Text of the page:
As a feminist filmmaker, I wanted to tell a story about the relational aspect of abortion work as well and to structure the arc of the story around work relationships rather than on solitary heroes. Many of the providers in the film are indeed heroes. But such portrayals can carry their own burdens of over-idealization, reinforcing a sort of exceptional outsider status, or can downplay how acts of courage depend on forms of affinity. I wanted to capture the intimacy of abortion care as well and how this clinical work is very hands-on. People who carry out the procedures have to be comfortable touching women’s bodies and with the emotional intensity that often accompanies this work. As one of the doctors explains in comforting a patient, “just because you are sad doesn’t mean it’s the wrong thing to do.”  The emotional and circumstantial meanings of terminating a pregnancy vary, and some people do experience loss or grief.  One physician describes to some medical students his disturbed reaction when he completed his first procedure at around 24 weeks. The head came out and he jumped back reflexively. He goes on to tell the story of how this patient wanted to see the fetus and of his own protective hesitancy. But the emotional tone of this scene centers on the doctor’s caring for this patient and his respect for her own process. This was something that came from her body, he explains, and it was her right to determine what she needed for her own sense of closure. He and other featured physicians in the film were part of Medical Students for Choice (MSFC), an organization that has fought to include training in abortion procedures as part of the normally required OB/GYN curriculum. The organization also brings many of the principles of the feminist health care movement into the medical field and we see in the film how these physicians transmit both ethical commitments and medical skills to the next generation of doctors.  In countering campaigns for “conscientious objection” to performing abortions among some conservative doctors, including in countries such as Ireland, Spain, Mexico and Argentina where abortion has been recently decriminalized, MSFC has organized internationally around the ethical obligations of physicians to provide care, what Dr. Willie Parker and others featured in the film term “conscientious provision.”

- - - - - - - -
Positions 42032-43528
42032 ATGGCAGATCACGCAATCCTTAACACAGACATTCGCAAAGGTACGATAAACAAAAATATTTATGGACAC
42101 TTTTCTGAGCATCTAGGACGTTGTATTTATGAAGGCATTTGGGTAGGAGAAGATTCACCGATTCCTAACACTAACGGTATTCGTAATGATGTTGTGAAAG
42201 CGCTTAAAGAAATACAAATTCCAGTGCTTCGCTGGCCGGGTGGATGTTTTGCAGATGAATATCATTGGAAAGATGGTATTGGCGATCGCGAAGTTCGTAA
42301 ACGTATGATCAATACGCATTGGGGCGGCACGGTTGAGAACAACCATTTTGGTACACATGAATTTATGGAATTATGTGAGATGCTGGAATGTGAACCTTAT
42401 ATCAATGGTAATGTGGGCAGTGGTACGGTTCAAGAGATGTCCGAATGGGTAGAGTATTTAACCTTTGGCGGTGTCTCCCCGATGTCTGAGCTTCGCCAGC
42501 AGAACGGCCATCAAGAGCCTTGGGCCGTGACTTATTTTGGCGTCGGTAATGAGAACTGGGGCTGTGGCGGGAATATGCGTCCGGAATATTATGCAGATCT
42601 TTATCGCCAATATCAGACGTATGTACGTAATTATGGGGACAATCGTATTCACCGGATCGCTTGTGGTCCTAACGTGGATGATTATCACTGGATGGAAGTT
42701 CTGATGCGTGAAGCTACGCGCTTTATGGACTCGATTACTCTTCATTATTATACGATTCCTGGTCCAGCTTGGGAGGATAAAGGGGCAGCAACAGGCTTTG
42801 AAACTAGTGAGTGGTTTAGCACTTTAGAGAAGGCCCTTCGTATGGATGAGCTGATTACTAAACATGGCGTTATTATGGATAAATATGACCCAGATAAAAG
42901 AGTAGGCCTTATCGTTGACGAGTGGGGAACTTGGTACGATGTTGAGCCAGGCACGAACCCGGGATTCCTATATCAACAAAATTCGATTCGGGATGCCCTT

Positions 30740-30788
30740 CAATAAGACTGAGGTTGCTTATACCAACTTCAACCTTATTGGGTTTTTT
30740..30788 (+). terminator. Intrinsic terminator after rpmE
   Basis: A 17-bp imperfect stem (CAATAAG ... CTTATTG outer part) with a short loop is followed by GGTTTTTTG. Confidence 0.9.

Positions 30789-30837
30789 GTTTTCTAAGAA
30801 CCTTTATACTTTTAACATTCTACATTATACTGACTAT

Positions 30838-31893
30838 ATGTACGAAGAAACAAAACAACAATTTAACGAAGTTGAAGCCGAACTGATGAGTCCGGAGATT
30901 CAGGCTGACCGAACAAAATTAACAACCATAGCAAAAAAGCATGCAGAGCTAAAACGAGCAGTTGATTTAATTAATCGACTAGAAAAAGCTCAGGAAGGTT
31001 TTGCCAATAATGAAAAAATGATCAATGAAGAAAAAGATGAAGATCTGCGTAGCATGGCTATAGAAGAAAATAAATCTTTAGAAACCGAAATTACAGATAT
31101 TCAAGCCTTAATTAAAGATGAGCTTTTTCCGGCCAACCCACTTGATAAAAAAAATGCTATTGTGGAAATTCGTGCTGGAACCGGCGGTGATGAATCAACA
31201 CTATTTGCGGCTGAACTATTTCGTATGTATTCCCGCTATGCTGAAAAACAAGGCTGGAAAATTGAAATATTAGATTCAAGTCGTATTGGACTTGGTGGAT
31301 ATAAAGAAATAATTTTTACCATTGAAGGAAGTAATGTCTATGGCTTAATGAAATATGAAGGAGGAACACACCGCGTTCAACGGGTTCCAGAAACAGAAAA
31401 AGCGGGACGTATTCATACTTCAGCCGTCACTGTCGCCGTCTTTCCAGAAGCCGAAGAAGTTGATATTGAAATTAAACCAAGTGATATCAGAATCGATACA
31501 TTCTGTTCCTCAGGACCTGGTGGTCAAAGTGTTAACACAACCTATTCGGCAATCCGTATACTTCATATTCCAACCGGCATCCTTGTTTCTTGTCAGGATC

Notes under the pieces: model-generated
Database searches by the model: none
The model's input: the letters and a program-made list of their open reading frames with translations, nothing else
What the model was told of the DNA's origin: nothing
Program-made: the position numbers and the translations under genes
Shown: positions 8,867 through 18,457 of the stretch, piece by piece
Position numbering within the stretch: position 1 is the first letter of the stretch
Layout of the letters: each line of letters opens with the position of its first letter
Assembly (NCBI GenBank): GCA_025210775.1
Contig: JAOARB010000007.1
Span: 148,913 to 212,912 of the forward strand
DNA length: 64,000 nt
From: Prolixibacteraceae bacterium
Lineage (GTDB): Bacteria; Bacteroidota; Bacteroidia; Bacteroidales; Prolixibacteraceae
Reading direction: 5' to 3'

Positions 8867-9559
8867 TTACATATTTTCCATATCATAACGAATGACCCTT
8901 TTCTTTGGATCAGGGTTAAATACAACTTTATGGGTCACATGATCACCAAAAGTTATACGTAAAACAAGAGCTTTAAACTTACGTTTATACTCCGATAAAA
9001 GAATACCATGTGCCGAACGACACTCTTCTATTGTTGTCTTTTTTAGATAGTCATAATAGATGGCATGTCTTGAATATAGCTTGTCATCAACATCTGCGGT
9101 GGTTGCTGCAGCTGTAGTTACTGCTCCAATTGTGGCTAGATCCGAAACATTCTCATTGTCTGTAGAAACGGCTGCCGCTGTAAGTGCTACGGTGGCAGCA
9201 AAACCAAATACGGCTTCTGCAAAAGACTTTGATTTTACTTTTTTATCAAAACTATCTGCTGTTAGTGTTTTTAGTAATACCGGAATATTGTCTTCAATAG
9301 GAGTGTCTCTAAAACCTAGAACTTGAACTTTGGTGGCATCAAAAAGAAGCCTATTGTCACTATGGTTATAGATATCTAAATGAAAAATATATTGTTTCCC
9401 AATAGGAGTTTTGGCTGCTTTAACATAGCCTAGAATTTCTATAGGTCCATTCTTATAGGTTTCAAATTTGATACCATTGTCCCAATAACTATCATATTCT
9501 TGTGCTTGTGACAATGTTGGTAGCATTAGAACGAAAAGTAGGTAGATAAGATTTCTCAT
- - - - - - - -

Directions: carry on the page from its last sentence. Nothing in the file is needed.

Audiences at screenings often ask how we approached people who agreed to have their procedures filmed. There were 9 women who agreed.  All were approached in clinic waiting rooms and provided information about the documentary in compliance with HIPPA rules that include confidentiality and privacy provisions but also the rights of patients to communicate with the media. (This right to tell your story in a public way is also a feminist principle!) Patients were told the documentary focuses on the providers and that the patients’ personal identities would be concealed. Further, they were told that their choice of whether or not to participate would not affect the care they received. Those who agreed—a minority of patients for sure—offered that they were grateful that these providers were there for them. For many, it was an expression of that deep gratitude. 

The anti-abortion forces rely heavily on villainizing feminists and the film itself takes up different feminist ways of thinking about abortion—how abortion-without-apology was part of a broader radical movement before Roe v. Wade and how Black feminists brought the concept of reproductive justice into abortion politics—that reproductive justice means demanding the resources to care for the children we do bring into the world as well as the right to end pregnancies, and it includes choices around sexual freedoms.

One of my favorite questions from audience members, one that has become predictable, goes something like this: “This is a beautiful and powerful film. But are you concerned that you’re preaching to the choir here and that the people who really need to see this are not going to come?”  My typical retort:  “No, I think it’s important to preach to the choir, particularly when the choir needs to be louder and to rely less on old worn-out tunes!” As we mobilize to defend abortion rights in the face of what seems a likely death of Roe v Wade at the hands of the rightwing courts, the big vision of reproductive justice that Black feminists have insisted on for decades must guide our spirits. I hope this film will inspire us to sing more loudly and with deep conviction.